Members of the Sierra Leone Association of Journalists (SLAJ) have declared a one-week news blackout on the judiciary effective today (15 June 2009).
This means that no newspaper, radio to TV station in the country should carry any report on the activities of any court or related body in the country.
This is in reaction to the failure by the Supreme Court to deliver a verdict in the association’s case for repeal of the criminal and seditious libel law, an action SLAJ deems as ultra vires to the country’s 1991 constitution.
At an Emergency General meeting last Saturday, journalists expressed dismay at the Supreme Court’s inaction in the case, which was taken to the court in February 2008 and was only sat upon in February 2009. Despite the Constitutional provision that a verdict be passed not later than three months after the closing arguments, the court did not do so at the deadline of 9 June.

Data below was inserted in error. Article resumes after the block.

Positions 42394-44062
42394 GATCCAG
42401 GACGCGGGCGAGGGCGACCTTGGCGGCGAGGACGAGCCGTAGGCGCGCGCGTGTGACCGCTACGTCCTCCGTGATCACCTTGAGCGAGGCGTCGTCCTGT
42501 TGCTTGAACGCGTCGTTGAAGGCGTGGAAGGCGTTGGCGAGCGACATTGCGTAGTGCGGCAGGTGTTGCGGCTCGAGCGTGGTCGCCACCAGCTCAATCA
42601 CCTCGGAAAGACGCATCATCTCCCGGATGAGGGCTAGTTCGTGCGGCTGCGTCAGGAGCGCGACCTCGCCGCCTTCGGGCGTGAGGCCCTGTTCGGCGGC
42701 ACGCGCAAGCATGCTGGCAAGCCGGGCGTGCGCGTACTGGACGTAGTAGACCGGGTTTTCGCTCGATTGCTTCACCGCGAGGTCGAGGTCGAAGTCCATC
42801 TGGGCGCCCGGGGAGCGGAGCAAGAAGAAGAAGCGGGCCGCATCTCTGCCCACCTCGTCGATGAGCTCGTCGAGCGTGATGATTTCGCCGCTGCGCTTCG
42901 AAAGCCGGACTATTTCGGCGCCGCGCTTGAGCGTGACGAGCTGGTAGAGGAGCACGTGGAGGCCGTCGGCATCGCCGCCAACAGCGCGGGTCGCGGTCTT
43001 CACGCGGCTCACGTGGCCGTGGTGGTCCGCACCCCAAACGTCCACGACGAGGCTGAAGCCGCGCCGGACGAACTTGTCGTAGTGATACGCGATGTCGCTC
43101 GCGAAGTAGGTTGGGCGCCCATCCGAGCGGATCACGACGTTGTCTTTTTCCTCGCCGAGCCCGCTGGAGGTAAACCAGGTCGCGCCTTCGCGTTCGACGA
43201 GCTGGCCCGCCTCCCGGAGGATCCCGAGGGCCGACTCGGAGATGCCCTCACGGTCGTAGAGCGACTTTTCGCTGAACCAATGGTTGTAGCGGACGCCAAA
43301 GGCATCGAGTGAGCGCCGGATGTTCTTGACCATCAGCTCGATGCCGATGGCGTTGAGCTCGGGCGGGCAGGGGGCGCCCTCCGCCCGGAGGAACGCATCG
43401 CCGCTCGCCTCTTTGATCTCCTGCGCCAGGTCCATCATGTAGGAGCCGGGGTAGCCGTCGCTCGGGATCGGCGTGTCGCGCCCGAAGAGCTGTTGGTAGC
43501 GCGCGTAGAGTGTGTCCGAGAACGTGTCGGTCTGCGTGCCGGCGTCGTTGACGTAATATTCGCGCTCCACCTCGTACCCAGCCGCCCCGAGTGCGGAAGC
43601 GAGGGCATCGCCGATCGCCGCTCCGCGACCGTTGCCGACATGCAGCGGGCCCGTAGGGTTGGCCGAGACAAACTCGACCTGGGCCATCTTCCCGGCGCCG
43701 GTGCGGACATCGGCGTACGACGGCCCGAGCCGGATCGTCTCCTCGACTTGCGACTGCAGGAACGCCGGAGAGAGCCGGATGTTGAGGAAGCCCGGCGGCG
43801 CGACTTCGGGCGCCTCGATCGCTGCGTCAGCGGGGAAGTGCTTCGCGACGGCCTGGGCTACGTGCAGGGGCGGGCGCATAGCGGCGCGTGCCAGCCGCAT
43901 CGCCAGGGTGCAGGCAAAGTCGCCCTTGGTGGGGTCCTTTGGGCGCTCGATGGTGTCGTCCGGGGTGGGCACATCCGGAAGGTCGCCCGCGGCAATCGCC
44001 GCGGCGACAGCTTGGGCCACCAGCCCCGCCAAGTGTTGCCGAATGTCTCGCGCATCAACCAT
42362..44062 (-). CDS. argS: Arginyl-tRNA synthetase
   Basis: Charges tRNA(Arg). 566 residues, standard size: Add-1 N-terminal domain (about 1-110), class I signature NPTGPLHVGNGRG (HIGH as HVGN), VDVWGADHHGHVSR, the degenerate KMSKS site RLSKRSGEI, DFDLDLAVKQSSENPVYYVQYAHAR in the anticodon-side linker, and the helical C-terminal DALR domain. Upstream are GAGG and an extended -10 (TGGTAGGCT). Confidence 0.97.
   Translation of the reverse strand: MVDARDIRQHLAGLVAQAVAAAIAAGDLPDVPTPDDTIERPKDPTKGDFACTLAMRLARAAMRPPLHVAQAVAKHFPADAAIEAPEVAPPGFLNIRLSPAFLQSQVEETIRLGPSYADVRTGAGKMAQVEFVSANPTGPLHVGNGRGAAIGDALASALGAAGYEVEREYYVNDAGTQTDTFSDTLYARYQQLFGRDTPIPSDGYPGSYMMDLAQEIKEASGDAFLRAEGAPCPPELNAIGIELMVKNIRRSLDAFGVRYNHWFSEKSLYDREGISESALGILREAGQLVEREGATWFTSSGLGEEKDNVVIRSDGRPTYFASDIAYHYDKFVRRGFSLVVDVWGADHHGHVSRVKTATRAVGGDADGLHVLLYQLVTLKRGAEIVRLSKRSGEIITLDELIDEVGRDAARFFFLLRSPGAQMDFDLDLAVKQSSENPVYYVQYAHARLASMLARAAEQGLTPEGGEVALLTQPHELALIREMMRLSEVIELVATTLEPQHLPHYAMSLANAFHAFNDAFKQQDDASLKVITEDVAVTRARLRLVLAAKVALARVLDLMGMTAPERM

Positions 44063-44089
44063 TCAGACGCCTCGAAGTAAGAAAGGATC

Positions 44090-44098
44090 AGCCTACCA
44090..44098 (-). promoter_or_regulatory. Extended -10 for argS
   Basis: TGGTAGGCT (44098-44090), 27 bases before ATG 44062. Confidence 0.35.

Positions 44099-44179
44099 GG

The journalists see the action of the Supreme Court as “a denial of justice” to the association which might have the tendency to be repeated against other individuals or associations. The meeting also called for an engagement of President Ernest Bai Koroma to repeal the law something he promised to do during his campaign.
Journalists also resolved to constructively engage society groups, human rights organisations and the international community, among others ratchet up the pressure against the existence of the seditious libel law which, the association believes, inhibits free speech.
SLAJ meets again on Saturday 20 June to review its strategies and adopt further protest actions if nothing productive happens.